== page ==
### What is it all about?

Measures of Central Tendency are a way to statistically identify a single value which accurately describes and is a **representative of an entire data set**. *They are part of "**descriptive" statistics**.*

The** three most commonly used** measures of central tendency are:

Mean

Median

Mode

**Mean**

Mean (*average)* is, by far, the **most widely utilized central tendency measure**.

Surely, you have had to calculate means in math classes during your school years. But, just to have a quick refresher, it is typically calculated as shown below:

There are several types of it such as arithmetic mean, weighted arithmetic mean, geometric mean and harmonic mean. The most typically used of these is **arithmetic mean**, and it is the one we have described above. *(We discuss the other types of mean in our online courses.)*

### When to use mean?

Distribution of data: **Normally distributed**

If data is normally distributed, then means is the best way to describe a dataset.

If data is not normally distributed, meaning that it is skewed, then the mean value will not accurately represent the center point of the data set, because it is more likely to be influenced and skewed towards the right or left.

Type of data: **Numerical data**

Examples: Average time between symptom onset and diagnosis; Average BMI etc.

Measure of Variation: **Standard deviation (SD)**

Other considerations:** Outliers**

Outliers are values which differ greatly from other values in a data set and are at the extremes (very low or very high).

Outliers have significant impact on mean calculation.

They can cause either

**overestimation or underestimation**of the mean value.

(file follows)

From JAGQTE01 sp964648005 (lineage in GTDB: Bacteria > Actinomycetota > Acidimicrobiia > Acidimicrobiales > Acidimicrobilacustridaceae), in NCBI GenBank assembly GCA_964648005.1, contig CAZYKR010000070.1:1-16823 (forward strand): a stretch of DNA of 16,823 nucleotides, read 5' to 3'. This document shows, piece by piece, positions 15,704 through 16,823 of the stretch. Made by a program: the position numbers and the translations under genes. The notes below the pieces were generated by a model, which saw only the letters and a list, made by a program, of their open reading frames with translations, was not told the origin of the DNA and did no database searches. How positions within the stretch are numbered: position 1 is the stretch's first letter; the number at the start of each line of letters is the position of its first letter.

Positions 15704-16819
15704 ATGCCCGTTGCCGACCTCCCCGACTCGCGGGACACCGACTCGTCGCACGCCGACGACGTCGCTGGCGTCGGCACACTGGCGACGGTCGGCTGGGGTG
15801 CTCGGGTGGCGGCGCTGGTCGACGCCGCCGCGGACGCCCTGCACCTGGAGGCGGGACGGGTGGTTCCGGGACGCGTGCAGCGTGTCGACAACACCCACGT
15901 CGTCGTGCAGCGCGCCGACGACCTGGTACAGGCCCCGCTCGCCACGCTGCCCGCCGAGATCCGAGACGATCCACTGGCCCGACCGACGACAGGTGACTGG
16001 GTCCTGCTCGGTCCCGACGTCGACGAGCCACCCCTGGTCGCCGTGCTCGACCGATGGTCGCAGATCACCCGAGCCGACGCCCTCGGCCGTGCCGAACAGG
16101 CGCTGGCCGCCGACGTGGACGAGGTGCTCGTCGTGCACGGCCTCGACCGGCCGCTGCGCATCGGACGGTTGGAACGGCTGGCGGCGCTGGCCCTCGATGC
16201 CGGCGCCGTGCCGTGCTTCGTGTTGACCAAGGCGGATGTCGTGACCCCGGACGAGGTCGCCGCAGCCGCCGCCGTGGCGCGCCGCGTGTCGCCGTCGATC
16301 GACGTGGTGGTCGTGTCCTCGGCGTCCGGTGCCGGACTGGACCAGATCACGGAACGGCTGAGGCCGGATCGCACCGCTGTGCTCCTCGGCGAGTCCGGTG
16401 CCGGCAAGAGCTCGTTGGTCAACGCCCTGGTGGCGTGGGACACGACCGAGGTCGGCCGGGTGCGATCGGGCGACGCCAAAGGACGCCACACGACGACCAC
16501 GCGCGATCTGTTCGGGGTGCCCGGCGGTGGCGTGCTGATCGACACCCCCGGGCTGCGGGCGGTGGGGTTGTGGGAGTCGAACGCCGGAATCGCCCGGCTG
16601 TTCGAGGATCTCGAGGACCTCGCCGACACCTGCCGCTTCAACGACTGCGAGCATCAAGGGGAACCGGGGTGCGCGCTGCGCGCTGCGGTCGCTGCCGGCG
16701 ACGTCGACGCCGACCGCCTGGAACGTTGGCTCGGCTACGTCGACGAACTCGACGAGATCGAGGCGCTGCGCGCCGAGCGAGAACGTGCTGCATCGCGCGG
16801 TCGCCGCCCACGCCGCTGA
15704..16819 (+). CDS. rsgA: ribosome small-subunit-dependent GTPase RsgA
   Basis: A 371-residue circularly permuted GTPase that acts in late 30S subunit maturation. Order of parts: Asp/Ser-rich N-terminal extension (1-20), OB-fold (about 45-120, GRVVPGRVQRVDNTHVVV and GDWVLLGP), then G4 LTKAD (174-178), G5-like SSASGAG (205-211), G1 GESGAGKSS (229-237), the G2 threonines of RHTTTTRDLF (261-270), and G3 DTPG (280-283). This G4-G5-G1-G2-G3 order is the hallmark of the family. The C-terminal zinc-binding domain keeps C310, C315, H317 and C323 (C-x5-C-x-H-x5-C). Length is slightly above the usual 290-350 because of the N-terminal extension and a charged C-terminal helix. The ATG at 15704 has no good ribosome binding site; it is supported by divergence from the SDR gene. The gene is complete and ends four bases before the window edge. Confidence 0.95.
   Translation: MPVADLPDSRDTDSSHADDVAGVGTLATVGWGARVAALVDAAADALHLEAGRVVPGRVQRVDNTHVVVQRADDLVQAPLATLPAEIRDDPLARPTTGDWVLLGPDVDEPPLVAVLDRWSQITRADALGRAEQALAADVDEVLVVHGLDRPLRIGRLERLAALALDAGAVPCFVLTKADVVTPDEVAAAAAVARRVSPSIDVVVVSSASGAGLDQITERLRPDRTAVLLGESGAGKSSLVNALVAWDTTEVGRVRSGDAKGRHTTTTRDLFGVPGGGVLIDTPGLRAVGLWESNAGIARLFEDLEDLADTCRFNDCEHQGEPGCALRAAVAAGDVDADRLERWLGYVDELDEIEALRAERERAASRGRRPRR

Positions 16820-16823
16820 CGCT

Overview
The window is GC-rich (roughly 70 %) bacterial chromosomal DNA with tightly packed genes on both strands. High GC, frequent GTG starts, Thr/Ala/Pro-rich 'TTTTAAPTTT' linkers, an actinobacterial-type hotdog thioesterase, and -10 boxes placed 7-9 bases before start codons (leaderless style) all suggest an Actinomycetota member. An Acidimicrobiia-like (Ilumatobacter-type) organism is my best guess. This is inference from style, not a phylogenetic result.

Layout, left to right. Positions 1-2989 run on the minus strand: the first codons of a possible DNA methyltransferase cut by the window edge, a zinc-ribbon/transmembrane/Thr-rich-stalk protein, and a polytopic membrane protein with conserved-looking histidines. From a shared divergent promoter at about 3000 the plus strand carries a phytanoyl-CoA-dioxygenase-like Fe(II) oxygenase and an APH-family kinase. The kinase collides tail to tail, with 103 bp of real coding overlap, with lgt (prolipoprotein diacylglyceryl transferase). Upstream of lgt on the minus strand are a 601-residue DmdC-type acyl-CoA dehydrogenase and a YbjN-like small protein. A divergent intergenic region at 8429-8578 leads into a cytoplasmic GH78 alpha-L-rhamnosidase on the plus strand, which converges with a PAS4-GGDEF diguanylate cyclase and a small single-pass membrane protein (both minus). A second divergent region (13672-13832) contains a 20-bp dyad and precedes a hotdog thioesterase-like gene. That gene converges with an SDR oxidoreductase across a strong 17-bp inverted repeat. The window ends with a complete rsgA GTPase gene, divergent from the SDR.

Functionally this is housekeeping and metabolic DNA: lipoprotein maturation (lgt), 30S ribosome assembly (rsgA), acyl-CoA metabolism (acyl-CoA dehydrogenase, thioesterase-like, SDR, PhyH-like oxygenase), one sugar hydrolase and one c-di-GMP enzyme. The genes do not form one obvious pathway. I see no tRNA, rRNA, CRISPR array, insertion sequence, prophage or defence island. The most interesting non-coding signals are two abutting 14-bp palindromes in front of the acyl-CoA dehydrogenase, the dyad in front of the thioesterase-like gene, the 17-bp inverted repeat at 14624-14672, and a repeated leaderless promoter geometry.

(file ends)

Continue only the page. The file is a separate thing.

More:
**Median**

Median describes the value which is exactly at the middle point of a data set, when it is arranged from lowest to highest.

The method of identifying the middle value of data set depends on if the total number of observations in the set is odd or even.

For an

**odd number of observations**, the median value lies at the**(n+1)/2 position**of the data set.

For an

**even number of observations**, the median value is the mean of the two middle values in the data set, that is the**mean**of values at**n/2 and (n+1)/2 position**.

### When to use median?

Distribution of data: **Non-normally distributed **

Median is a better representation for data sets which are left- or right-skewed as it is the least affected by outliers or distribution.

It can also be used for normally distributed data, however, mean is a more accurate descriptor for such data.

Type of data: **Numerical data **

Examples: Average time between symptom onset and diagnosis; Average BMI etc.

Measure of Variation: **Interquartile range (IQR)**

**Mode**

Mode is simply the value which appears most frequently in the data set. It is identified as shown below:

### When to use mode?

Distribution of data: **Normally distributed**

Type of data: **Categorical data**.

In clinical research, mode is most widely used to describe the category with the highest number of subjects.

For example, a study has 50 males and 70 females. The mode for this category will be females, as they are the most common value.

In such cases, mode can be easily identified either by counting the value which appears most frequently or

**plotting a bar graph**, where the value with the highest bar will be the mode.It can also be used to describe numerical (interval or ratio) data.

### Recap

To learn more about measures of central tendency, subscribe to our

EBM 101 course, where we further discuss these concepts and how to use them in research

EBM 201 course, where we show you how to use statistical software to perform such analysis for your data and how to build the "statistical analysis" section of your methods section.

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